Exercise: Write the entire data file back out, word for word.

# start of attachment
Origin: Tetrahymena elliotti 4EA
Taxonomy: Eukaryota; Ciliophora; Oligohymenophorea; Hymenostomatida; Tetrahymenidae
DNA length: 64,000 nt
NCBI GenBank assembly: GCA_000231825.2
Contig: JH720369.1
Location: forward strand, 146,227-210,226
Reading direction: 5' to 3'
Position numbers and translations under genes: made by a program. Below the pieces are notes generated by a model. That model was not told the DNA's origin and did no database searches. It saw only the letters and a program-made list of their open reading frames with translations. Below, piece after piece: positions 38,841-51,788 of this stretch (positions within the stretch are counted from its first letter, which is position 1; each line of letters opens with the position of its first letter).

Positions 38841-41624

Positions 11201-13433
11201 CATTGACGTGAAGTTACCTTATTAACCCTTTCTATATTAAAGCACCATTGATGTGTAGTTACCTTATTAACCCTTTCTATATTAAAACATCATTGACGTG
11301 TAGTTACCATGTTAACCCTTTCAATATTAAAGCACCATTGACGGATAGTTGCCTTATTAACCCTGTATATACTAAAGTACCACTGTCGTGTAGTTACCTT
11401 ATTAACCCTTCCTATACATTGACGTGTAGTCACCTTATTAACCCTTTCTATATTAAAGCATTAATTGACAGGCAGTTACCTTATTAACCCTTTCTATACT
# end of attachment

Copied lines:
Origin: Tetrahymena elliotti 4EA
Taxonomy: Eukaryota; Ciliophora; Oligohymenophorea; Hymenostomatida; Tetrahymenidae
DNA length: 64,000 nt
NCBI GenBank assembly: GCA_000231825.2
Contig: JH720369.1
Location: forward strand, 146,227-210,226
Reading direction: 5' to 3'
Position numbers and translations under genes: made by a program. Below the pieces are notes generated by a model. That model was not told the DNA's origin and did no database searches. It saw only the letters and a program-made list of their open reading frames with translations. Below, piece after piece: positions 38,841-51,788 of this stretch (positions within the stretch are counted from its first letter, which is position 1; each line of letters opens with the position of its first letter).

Positions 38841-41624

Positions 11201-13433
11201 CATTGACGTGAAGTTACCTTATTAACCCTTTCTATATTAAAGCACCATTGATGTGTAGTTACCTTATTAACCCTTTCTATATTAAAACATCATTGACGTG
11301 TAGTTACCATGTTAACCCTTTCAATATTAAAGCACCATTGACGGATAGTTGCCTTATTAACCCTGTATATACTAAAGTACCACTGTCGTGTAGTTACCTT
11401 ATTAACCCTTCCTATACATTGACGTGTAGTCACCTTATTAACCCTTTCTATATTAAAGCATTAATTGACAGGCAGTTACCTTATTAACCCTTTCTATACT